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Each day, with every step you take, your big toe bears a tremendous amount of stress-a force equal to about twice your body weight. Most of us don't realize how much we use our big toe. We tend to take it for granted, unless a problem develops. One problem that afflicts the big toe is called hallux rigidus, a condition where movement of the toe is restricted to varying degrees. This disorder can be very troubling and even disabling, since we use the all-important big toe whenever we walk, stoop down, climb up, or even stand. If you have pain and/or stiffness in your big toe, you may have this condition.
WHAT IS HALLUX RIGIDUS
Hallux rigidus is a disorder of the joint located at the base of the big toe. It causes pain and stiffness in the joint, and with time, it gets increasingly harder to bend the toe. Hallux refers to the big toe, while rigidus indicates that the toe is rigid and cannot move. Hallux rigidus is actually a form of degenerative arthritis. Because hallux rigidus is a progressive condition, the toe's motion decreases as time goes on. In its earlier stage, motion of the big toe is only somewhat limited- at that point, the condition is called "hallux limitus." But as the problem advances, the toe's range of motion gradually decreases until it potentially reaches the end stage of "rigidus" where the big toe becomes stiff, or what is sometimes called a "frozen joint." Other problems are also likely to occur as the disorder progresses.
Early signs and symptoms include:
- Pain and stiffness in the big toe during use (walking, standing, bending, etc.)
- Pain and stiffness aggravated by cold, damp weather.
- Difficulty with certain activities (running, squatting)
- Swelling and inflammation around the joint.
As the disorder gets more serious, additional symptoms may develop, including:
- Pain, even during rest
- Difficulty wearing shoes because bone spurs (overgrowths) develop wearing high-heeled shoes can be particularly difficult
- Dull pain in the hip, knee, or lower back due to changes in the way you walk
- Limping, in severe cases
WHAT CAUSES HALLUX RIGIDUS?
The condition can occur on younger adults but most often affects those who are 50 years old or older. Common causes of hallux rigidus are faulty function (biomechanics) and structural abnormalities of the foot that can lead to osteoarthritis in the big toe joint. This type of arthritis the kind that results from "wear and tear" often develops in people who have defects that change the way their foot and big toe functions.
In some people, hallux rigidus runs in the family and is a result of inheriting a foot type that is prone to developing this condition. In other cases, it is associated with overuse especially among people engaged in activities or jobs that increase the stress on the big toe, such as workers who often have to stoop or squat. You podiatric foot and ankle surgeon can determine the cause of you hallux rigidus and recommend the best treatment.
DIAGNOSIS OF HALLUX RIGIDUS
Diagnosis is usually apparent on physical examination, but X-rays are usually required to appreciate the extent of the degeneration and bone spur formation. X-rays also show the shape of the metatarsal head, amount of joint space, and presence of cartilage loss. The sooner this condition is diagnosed, the easier it is to treat. If you wait until bone spurs develop, your condition is likely to be more difficult to manage.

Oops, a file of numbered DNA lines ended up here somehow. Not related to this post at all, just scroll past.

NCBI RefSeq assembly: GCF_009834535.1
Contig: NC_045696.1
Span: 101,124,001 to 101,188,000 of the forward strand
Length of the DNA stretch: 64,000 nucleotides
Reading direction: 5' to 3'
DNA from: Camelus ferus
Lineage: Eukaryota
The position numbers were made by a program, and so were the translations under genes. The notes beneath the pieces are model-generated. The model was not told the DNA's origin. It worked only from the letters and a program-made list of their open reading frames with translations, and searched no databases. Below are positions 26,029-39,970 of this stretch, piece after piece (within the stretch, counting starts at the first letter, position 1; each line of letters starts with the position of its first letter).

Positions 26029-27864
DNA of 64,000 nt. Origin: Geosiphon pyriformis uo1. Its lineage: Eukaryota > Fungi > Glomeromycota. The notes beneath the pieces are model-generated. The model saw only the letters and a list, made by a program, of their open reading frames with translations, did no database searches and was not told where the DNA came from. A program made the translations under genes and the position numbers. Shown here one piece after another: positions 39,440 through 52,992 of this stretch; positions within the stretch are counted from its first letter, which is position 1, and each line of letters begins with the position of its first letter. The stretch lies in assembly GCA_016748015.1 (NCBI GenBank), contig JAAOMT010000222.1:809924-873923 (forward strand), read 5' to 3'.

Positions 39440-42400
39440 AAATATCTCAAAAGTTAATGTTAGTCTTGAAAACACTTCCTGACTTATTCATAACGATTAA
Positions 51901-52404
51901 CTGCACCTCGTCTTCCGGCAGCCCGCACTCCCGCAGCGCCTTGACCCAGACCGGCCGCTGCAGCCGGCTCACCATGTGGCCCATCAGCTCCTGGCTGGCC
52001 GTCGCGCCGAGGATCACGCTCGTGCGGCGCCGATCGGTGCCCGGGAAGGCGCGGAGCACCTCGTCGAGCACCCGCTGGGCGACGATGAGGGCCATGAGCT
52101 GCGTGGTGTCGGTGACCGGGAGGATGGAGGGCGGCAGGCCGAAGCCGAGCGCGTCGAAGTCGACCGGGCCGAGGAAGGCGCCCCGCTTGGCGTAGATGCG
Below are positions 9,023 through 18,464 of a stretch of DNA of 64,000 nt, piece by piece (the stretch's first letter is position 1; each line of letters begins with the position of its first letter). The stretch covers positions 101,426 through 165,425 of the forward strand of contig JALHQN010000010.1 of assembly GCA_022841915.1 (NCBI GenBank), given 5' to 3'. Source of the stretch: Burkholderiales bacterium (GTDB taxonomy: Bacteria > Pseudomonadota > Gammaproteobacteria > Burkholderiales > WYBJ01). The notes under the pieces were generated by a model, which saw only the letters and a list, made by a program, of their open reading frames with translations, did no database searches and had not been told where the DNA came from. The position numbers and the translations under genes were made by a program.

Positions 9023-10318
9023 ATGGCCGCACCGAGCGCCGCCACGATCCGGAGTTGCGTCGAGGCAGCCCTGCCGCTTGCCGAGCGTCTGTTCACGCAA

Treatment begins with anti-inflammatory medication to control the pain, swelling, heat, and redness of the degenerative arthritis. Special shoes that reduce the amount of bend in the toe during walking will also help the symptoms initially.
- Shoe modifications: Shoes that have a large box should be worn, because they put less pressure on your toe. Stiff or rocker-bottom soles may also be recommended. Most likely, you'll have to stop wearing high heels.
- Orthotic Devices: Custom orthotics devices may improve the function of your foot.
- Physical Therapy: Ultrasound therapy or other physical therapy modalities may be undertaken to provide temporary relief.
When is surgery needed?
In some cases, surgery is the only way to eliminate or reduce pain. There are several types of surgery that can be undertaken to treat hallux rigidus. These surgical procedures fall into two categories:
- Some procedures reconstruct and "clean up" the joint. The surgeon removes the arthritis damage from the joint as well as any accompanying bone spurs, and then alters the position of one or more bones in the big toe. These procedures are designed to preserve and restore normal alignment and function of the joint as well as reduce or eliminate pain.
- More aggressive procedures are used when the joint cannot be preserved. These may involve fusion the joint, or removing part or all of the joint and, in some cases, replacing it with an implant, such as is done for the hip or knee. These procedures eliminate painful a stable foot. Your podiatric surgeon is trained to select a surgical procedure best suited to your particular condition and needs.
Precision Foot and Ankle Centers
- Oral anti inflammatory medication, Shoe recommendation
- OTC or custom orthotics
- Custom orthotics
- Joint salvage surgery ie. Cheilectomy or 1st metatarsal osteotomy to decompress the joint
- If the cartilage or padding in the joint Is worn out more than 50% we recommend a bunionectomy with a total joint replacement. This is for more functional than a joint fusion and typically takes 6 weeks to heal.
- You are able to walk after the surgery in a surgical boot/shoe for 3 weeks and then return to your tennis shoes. The implant is made up of silastic and titanium and is very durable.